The majority of companies are required to file a company tax return form CT600 within 12 months of the end its chargeable accounting period. This form records the profits chargeable to corporation tax (PCTCT), which forms the basis of the companies tax charge due to HMRC.

Broadly speaking PCTCT is calculated as the amount of chargeable income received less any business expenses. All companies are entitled to claim the maximum amount of expenses within the ambit of the tax legislation, so it is important that businesses identify all relevant qualifying business expenditure to help minimise their tax liabilities. It is however important to ensure the expenses meet the following basic criterion:

  • The expenses must be incurred wholly and exclusively for business purposes.
  • Costs which have a dual purpose, for example, the provision of a company car with private use, the benefit-in-kind provisions must be considered.
  • It is important that sufficient records are kept/maintained to evidence any expenditure claimed within the accounts. Invoices are the best form of evidence.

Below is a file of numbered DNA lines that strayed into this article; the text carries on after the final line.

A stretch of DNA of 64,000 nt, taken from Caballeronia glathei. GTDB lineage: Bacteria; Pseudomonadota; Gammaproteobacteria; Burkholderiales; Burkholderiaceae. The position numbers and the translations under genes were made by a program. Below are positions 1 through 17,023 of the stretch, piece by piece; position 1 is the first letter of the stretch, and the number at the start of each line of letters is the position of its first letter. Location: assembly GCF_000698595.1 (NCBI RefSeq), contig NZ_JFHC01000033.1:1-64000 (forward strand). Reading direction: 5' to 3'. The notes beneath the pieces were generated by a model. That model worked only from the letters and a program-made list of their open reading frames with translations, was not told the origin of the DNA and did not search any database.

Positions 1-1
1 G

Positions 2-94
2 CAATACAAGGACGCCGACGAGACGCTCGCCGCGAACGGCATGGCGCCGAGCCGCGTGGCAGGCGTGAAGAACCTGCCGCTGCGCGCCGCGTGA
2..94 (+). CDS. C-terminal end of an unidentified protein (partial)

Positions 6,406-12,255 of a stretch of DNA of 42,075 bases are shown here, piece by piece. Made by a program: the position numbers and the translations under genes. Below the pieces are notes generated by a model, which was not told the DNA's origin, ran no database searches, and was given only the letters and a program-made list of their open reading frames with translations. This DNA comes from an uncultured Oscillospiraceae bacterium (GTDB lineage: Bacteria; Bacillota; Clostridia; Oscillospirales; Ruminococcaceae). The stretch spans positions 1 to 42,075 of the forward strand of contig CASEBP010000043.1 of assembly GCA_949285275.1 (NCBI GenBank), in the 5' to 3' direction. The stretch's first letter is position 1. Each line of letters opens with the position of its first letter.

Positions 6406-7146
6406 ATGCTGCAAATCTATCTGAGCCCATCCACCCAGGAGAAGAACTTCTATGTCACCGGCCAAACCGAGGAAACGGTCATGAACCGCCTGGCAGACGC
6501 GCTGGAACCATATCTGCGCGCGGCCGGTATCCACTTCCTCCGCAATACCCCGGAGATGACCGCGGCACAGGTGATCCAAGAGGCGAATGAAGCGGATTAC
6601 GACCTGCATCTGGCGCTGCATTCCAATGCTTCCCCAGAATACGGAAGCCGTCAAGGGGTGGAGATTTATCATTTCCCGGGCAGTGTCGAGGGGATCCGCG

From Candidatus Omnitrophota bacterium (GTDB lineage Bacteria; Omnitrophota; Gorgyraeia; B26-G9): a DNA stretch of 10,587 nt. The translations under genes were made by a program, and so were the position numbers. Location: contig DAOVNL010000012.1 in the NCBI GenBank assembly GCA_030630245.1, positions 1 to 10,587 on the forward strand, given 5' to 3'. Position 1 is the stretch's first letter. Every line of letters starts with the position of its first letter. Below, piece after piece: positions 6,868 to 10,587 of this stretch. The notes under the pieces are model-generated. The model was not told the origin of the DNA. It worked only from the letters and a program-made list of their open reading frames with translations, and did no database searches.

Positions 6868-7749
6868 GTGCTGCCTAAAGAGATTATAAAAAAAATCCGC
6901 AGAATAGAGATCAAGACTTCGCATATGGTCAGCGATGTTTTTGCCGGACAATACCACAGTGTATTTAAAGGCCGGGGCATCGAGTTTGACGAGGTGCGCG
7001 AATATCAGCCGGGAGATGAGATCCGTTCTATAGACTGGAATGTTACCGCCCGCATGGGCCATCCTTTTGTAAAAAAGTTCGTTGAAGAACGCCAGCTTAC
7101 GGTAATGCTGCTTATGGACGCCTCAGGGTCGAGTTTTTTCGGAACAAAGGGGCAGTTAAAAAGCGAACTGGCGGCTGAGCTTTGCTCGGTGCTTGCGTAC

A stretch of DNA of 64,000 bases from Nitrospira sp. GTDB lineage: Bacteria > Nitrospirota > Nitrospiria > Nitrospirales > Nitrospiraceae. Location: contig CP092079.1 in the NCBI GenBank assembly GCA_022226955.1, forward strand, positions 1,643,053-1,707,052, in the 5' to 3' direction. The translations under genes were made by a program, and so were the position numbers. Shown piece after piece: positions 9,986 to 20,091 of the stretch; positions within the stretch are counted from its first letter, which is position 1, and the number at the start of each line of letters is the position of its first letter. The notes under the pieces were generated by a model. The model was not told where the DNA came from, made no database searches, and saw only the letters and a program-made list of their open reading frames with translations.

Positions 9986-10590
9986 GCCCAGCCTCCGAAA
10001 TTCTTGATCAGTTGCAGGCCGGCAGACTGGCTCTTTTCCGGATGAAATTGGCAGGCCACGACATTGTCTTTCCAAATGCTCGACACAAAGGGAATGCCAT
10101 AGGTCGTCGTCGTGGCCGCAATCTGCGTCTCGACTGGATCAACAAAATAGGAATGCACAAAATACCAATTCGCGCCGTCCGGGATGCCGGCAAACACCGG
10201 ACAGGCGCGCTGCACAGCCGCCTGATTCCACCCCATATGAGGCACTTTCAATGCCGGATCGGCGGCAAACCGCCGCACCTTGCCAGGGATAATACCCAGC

“It is important to ensure a correct claim is made from the outset to protect the business position.”

Examples of business expenditure that is specifically disallowed includes (but is not limited too):

Disallowable:

  • Costs of entertaining customers and suppliers.
  • Depreciation on the majority of fixed assets.
  • Movement in general provisions (such as bad debts).

Examples of allowable costs include:

Allowable:

  • Costs of running an office: phone bills, equipment hire, rent, etcetera.
  • Professional subscriptions relating to the company’s trade
  • Accountancy fees for preparing accounts and tax computations. Care is needed if such fees are incurred on the capital structure of the business (such as incorporation costs) as these will be deemed capital and not immediately tax-deductible.
  • Legal fees for collecting outstanding debts, customer disputes, etcetera. As with accountancy fees, anything of a non-revenue nature (such as legal fees in connection with the acquisition of a property or other asset) will not be tax-deductible through the profit and loss account.
  • Salaries and wages, although care is needed with owner-manager salaries as these must be commensurate with the duties performed, otherwise, HMRC can look to disallow any excessive portion.

In the event of an HMRC compliance check any expenses incorrectly claimed by a business will be added back by HMRC, thus increasing the tax payable. It is also possible that HMRC will seek penalties and interest on the underpaid tax, so it is important to ensure a correct claim is made from the outset to protect the business position.

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